Sight and Sound - 03/01/1985
"...Kurosawa directs RAN with the easy grace that comes of a lifetime's experience..."
Los Angeles Times - 12/28/1985
"...Brisk and vital, elegiac and contemplative, intimate and epic, tragic yet shot through with humor. It combines the energy of youth with the perspective of maturity..."
Chicago Sun-Times - 10/01/2000
"...The film is visually magnificent. Kurosawa refined everything he learned about battle scenes in KAGEMUSHA and the earlier samurai epics..."
USA Today - 01/28/1995
"...A deft switch on Shakespeare's King Lear....[A] stirring epic about familial deceit..."
Uncut - 08/01/2004
"The film] still packs a punch 19 years after its original release."
Entertainment Weekly - 11/25/3005
"Transposing King Lear to feudal Japan, Akira Kurosawa delivers this visual feast of Shakespeare, No theater, and action epics."
Entertainment Weekly - 12/30/2005 Ranked #9 in Entertainment Weekly's Top Ten DVDs Of The Year -- "With his last great masterpiece, Akira Kurosawa accomplished the remarkable -- improving upon Shakespeare."
Total Film - 02/01/2007 5 stars out of 5 -- "Intimate and epic, beautiful and savage, RAN glides between astonishing action sequences and forceful drama..."
For his 27th film, the "sensei" of Japanese cinema, Akira Kurosawa, transposes Shakespeare's KING LEAR to feudal Japan. RAN, which translates as "chaos" or "turmoil," is the tragic tale of Lord Hidetora, a warlord who decides to divide his empire among his three sons on the eve of his 70th birthday. However, Hidetora's youngest and most compassionate son, Saburo, defiantly objects to this hasty decision and is disowned by the proud, stubborn ruler. Once the two eldest sons take control of the empire, they quickly turn on their father and begin vying for total control over the land. As Hidetora is banished from his own kingdom in a bloody battle, he must confront the consequences of his violent, ruthless past. Ten years in the making, RAN represents the culmination of Kurosawa's career by revisiting his skill at adapting Shakespeare, as evidenced in THRONE OF BLOOD, and displaying the cinematic splendor of his other landmark films such as SEVEN SAMURAI and RASHOMON. With its magnificent costumes, breathtaking settings, and amazingly photographed battle sequences, the film is truly stunning. An epic on the grandest of scales, RAN is not only one of Kurosawa's finest films, it is a glorious masterpiece of Japanese cinema.
With RAN, master director Akira Kurosawa transforms Shakespeare's KING LEAR into an epic tragedy set in feudal Japan. On the eve of his 70th birthday, Lord Hidetora prepares to divide his empire among his three sons. In the process, he ends up disowning his youngest son, the only one who truly cares about him. The empire is engulfed in bitter warfare as the two older brothers, after fighting among themselves over the inheritance, turn on their father. Homeless and abandoned by all but his most loyal followers, Hidetora must face both his tragic present state and the actions of his brutal past.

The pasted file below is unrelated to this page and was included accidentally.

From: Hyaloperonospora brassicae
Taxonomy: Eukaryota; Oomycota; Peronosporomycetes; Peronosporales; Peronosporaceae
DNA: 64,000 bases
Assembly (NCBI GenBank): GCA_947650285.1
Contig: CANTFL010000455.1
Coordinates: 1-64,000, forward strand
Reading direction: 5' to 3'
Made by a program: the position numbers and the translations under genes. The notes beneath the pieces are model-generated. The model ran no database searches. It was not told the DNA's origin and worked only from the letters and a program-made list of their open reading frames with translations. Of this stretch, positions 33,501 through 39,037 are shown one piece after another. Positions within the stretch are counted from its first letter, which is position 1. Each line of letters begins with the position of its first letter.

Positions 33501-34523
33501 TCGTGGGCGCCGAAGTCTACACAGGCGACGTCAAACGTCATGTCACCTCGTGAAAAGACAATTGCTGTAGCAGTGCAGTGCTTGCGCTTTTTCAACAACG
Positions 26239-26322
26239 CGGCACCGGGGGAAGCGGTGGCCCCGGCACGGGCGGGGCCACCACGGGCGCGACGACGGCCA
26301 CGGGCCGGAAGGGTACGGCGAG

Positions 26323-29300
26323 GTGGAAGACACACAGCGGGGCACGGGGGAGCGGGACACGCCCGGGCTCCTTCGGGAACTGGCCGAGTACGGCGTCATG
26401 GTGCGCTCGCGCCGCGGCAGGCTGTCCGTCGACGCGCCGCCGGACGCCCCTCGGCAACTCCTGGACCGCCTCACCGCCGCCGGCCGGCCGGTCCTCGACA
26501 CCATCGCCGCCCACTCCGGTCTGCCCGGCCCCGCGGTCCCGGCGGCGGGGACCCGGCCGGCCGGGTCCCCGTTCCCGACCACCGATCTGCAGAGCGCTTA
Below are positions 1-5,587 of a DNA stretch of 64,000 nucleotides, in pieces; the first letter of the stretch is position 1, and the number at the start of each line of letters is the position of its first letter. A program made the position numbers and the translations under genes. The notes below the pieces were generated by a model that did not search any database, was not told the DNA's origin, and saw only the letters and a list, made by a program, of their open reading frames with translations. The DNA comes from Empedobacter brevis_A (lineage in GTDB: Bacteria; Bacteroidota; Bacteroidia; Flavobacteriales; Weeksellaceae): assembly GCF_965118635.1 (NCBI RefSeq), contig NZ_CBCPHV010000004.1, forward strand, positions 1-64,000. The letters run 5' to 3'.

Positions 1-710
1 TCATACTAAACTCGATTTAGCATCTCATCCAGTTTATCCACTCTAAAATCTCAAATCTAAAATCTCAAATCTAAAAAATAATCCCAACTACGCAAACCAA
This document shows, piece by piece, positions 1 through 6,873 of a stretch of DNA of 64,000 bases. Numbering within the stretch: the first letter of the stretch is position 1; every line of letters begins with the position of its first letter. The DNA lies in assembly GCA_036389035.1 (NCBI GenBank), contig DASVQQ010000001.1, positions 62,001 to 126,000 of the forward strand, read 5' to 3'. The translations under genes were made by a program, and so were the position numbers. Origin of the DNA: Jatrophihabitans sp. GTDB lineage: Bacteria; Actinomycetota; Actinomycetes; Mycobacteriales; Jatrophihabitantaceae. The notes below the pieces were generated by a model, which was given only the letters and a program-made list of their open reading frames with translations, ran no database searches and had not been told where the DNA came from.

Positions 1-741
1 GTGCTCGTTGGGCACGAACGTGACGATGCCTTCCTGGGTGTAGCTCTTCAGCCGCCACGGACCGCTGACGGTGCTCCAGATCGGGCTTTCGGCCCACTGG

Big Battles |
Essential Cinema |
Family Interaction |
Period Piece |
RAN was released in 1985.
The film had a theatrical rerelease for its 15th anniversary on August 18, 2000 (NY/LA/SEATTLE); fall 2000 (WIDER)
RAN was shot on location in Japan at Himeji Castle, Kumamoto Castle, and Nagoya Castle, in the cities of Gotemba, Kokonoe, and Shonai. Interior scenes were shot at Toho Studios and also at Kurosawa's own studio in Yokohama.
Mount Aso, where many of the mountain and plains sequences were shot, is an active volcano on the island of Kyushu.
Kurosawa employed roughly 1,400 extras and 250 horses for the film's enormous battle scenes. Many of the extras were enthusiastic locals from nearby towns.
Utilizing his famous multicamera method, Kurosawa shot the film simultaneously from different angles using three cameras with various-size lenses.
The film's visuals are strongly influenced by Noh drama. Lord Hidetora's makeup, for example, alludes to ancient Noh tradition, with his face painted to appear as either "akijo," a demon mask, or "shiwajo," the mask of a sorrow-filled elderly wanderer.
In addition to KING LEAR, RAN is also partially based on the 16th-century Japanese legend of Mori, a warlord with three loyal sons. In one of the film's first scenes, Kurosawa presents Mori's story of the three arrows, supposedly unbreakable when held together. Here the director examines what might happen if all three sons were not loyal and the arrows could be broken.
With its similar themes and the same leading actor (Tatsuya Nakadai), Kurosawa's previous film, KAGEMUSHA, was considered a "dry-run" for RAN.
RAN cost $11.5 million to film.
RAN was the winner of the 1985 New York Film Critics Award for Best Foreign Film and the 1985 National Society of Film Critics Award for Best Film.